slackbastard, published by Melbourne’s @ndy, is a sledgehammer in the hand of a skilled yet rabid wordsmith. @ndy covers current events from an anarchist/anti-corporate and anti-racist perspective. @ndy normally forges intense, insightful, well researched bits, but every once in a while he’ll fire off a short sharp mortar round. Such was the case in January 2008, when @ndy published “Aaarrrggghhh! Dylan Lewis! Tania Lacy! So Much Hate!”
@ndy locks & loads:
Dylan Fucking Lewis is back on my TV screen, this time acting zany while flogging mobile phones belonging to Crazy John. According to a culture industry source “Dylan Lewis is a multi-skilled musician and media personality who can entertain and keep a crowd engaged anywhere, anytime!” but I think he’s actually one of the most annoying cunts to ever be spat out of a womb. “The rare experience of hosting an abundance of television shows combined with his professionalism, elite talent and ‘wow’ factor allows him to deliver at the highest level”, but substitute “thick eyebrows” for “professionalism”, “dickheadedness” for “elite talent” and “vomit-inducing” for “wow” and I think you’ll be much closer to the truth.
Caulfield Fucking Grammar has a lot to answer for, that’s for sure.
Even with my not knowing who the hell Dylan Lewis is, @ndy’s satirical Hunter S. Thompsonesque spray cracked me up.
19 months later, @ndy gets an amusing email:
We represent Dylan Lewis. It has come to our notice that a website titled “slackbastards” which appears to be controlled or owned by you has made reference to Dylan. Under the subheading “Number One’s” references to Dylan of a defamatory nature have been made. We have obtained legal advice confirming the status of the material as being offensive and defamatory. We seek to have the article/paragraph removed immediately from the website.
Should you not remove the offending material we are instructed to brief solicitors on behalf of our client to seek an injunction and damages.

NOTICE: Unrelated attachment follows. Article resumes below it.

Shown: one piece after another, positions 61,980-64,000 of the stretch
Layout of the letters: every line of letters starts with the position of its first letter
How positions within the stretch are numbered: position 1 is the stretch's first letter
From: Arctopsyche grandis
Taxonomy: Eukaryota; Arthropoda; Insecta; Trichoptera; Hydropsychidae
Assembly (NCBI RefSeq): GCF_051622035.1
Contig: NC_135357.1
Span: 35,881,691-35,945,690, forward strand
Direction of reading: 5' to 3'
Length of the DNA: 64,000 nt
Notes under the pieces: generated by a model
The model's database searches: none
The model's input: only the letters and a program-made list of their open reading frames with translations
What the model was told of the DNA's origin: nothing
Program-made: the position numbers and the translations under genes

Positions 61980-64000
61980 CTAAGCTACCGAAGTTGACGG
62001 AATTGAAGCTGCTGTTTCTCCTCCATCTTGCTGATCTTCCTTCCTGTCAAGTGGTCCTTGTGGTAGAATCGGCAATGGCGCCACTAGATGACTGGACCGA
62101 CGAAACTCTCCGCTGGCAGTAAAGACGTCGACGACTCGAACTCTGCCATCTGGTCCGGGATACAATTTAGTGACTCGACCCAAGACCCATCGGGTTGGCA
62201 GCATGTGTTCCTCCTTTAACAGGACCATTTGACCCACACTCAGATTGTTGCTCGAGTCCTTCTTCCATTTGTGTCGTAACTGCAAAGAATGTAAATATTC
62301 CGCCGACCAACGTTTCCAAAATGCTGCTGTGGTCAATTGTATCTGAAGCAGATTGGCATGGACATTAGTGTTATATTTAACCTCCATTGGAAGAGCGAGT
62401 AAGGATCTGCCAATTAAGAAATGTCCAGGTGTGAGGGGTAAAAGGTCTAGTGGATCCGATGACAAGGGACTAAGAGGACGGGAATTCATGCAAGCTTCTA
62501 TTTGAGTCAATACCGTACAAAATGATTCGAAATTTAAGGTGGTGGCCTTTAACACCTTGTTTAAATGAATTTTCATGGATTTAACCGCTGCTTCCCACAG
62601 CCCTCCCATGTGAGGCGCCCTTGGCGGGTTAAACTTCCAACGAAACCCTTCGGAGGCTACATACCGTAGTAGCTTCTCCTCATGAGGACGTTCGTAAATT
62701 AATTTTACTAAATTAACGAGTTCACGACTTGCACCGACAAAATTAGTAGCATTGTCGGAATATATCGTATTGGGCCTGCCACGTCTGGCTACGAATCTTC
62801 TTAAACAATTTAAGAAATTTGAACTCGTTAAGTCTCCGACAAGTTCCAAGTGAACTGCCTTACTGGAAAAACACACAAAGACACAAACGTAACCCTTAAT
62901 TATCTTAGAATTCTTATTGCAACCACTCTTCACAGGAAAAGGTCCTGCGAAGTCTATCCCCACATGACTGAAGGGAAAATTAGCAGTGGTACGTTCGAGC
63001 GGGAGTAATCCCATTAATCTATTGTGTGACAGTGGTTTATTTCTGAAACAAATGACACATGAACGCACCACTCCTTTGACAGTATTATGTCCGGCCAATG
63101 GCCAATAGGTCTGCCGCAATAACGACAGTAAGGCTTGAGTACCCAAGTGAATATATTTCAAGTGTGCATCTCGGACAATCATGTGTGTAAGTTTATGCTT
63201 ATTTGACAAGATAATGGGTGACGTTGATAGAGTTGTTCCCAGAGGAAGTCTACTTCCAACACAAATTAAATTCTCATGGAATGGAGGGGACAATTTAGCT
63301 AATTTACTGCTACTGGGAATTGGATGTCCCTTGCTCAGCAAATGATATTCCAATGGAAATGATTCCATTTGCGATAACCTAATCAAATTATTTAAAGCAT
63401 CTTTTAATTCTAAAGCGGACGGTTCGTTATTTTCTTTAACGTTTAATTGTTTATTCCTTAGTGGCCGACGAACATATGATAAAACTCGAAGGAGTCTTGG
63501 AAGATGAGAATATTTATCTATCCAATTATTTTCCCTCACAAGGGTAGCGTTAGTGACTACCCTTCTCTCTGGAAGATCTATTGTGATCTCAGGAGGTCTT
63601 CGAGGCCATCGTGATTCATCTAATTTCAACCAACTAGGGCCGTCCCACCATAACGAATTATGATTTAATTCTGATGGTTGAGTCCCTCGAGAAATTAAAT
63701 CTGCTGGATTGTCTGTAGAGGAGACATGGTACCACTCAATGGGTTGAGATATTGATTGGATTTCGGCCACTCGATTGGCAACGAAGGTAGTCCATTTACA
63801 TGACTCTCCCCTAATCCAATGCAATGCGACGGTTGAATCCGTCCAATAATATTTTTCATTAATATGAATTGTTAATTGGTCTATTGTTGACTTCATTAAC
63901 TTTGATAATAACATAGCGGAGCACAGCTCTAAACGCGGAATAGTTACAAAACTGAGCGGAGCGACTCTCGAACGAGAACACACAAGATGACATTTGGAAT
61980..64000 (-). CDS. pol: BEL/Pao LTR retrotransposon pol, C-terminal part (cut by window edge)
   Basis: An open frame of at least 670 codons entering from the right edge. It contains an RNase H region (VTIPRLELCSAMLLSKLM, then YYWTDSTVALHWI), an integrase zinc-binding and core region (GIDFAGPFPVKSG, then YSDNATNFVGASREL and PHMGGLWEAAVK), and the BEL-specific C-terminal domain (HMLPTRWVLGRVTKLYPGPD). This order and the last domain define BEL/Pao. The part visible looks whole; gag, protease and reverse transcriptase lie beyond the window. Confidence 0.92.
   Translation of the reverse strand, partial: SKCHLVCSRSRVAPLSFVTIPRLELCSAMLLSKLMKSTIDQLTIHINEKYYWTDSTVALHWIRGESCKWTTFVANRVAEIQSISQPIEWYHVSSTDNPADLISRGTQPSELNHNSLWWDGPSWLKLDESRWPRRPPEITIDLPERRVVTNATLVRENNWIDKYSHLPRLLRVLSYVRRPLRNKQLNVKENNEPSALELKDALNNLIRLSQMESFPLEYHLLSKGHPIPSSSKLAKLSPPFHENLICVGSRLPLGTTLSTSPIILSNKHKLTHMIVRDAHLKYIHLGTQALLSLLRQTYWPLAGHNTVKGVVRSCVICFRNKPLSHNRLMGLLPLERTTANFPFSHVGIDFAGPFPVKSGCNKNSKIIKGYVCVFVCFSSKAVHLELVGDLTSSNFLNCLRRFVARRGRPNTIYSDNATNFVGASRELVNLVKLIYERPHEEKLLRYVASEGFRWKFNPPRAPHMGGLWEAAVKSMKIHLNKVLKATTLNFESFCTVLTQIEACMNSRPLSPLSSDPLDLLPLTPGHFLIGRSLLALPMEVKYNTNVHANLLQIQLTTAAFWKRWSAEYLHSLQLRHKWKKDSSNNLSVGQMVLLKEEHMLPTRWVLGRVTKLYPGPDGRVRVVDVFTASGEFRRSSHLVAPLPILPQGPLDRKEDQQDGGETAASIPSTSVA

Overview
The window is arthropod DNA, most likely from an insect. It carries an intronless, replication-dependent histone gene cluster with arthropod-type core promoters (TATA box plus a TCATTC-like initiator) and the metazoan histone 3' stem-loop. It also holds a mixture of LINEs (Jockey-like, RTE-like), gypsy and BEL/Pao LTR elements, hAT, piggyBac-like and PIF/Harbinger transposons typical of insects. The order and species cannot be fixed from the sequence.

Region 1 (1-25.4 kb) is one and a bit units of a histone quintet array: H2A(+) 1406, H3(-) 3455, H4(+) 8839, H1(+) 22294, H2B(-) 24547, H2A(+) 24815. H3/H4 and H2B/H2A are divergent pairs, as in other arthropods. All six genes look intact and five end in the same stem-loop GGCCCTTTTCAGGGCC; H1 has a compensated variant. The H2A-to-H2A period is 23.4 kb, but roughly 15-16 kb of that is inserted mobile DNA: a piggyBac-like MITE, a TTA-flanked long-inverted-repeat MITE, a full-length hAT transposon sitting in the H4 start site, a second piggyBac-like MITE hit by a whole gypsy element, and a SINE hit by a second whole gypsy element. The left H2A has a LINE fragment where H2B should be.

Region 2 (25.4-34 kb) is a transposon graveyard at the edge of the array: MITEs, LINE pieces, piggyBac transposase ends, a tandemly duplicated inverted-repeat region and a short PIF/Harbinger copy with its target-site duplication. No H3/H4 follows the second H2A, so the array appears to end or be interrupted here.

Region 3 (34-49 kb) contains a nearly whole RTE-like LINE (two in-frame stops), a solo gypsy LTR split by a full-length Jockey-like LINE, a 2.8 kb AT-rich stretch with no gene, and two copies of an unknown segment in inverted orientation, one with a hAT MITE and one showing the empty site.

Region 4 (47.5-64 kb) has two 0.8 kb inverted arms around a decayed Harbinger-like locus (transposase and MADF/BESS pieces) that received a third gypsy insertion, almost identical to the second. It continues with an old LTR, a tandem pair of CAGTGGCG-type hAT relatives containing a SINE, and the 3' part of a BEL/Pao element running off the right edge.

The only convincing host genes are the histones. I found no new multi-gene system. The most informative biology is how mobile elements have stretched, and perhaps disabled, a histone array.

Profile Talent Management
323 Montague St,
Albert Park, Victoria
T: +613 8598 7810
M: 0412 386 765
@ndy replied to Klemens:
Thank you for your email.
First, two very minor corrections.
The title of the blog is ‘slackbastard’, not ‘slackbastards’; the subheading is ‘Number Ones’ not ‘Number One’s’.
Secondly, a few questions.
1. Could you please identify precisely which passages, and which terms, in the paragraph below, that you allege to be defamatory?
Dylan Fucking Lewis is back on my TV screen, this time acting zany while flogging mobile phones belonging to Crazy John. According to a culture industry source “Dylan Lewis is a multi-skilled musician and media personality who can entertain and keep a crowd engaged anywhere, anytime!” but I think he’s actually one of the most annoying cunts to ever be spat out of a womb. “The rare experience of hosting an abundance of television shows combined with his professionalism, elite talent and “wow” factor allows him to deliver at the highest level”, but substitute “thick eyebrows” for “professionalism”, “dickheadedness” for “elite talent” and “vomit-inducing” for “wow” and I think you’ll be much closer to the truth.
Caulfield Fucking Grammar has a lot to answer for, that’s for sure.
2. Could you please explain to me why you seek the removal of the article as a whole?
3. Further, given that the post was made on January 4, 2008, why was your email sent 19 months later, on August 6, 2009?
4. I have received four comments in response to my post of January 4, 2008. I am unaware of anyone else paying it any attention other than yourself. Given that this is the case, could you please explain to me what ‘damages’ have been inflicted upon Dylan Lewis?
I refer to my previous email. Should the paragraph as requested not be removed within 48 hours then I will seek our clients instructions to brief solicitors forthwith to commence proceedings against you. Our client will seek an injunction and damages. The result will mean, inter alia, substantial costs orders against you. Please confirm by return when the paragraph has been removed.
Profile Talent Management
323 Montague St,
Albert Park, Victoria
T: +613 8598 7810
M: 0412 386 765
inter alia! Wow, is that French? mmrrrowr.
Klemens pretends to not understand that one person’s honestly held opinion of another, such as @ndy’s opinion that Dylan Lewis is ‘annoying,’ cannot be claimed to be a defamation. Such speech is protected under Australian law as ‘fair comment.’ @ndy has not accused Lewis of any unlawful activity nor accused him of an act which he has not committed. @ndy merely offers his opinion of Lewis as ‘annoying.’
As I said, I had no idea who Dylan Lewis was before @ndy let me in on this note from Lewis’ agent. I did some looking about; Lewis is apparently a DJ on a Melbourne radio station. His Nova100-FM bio says: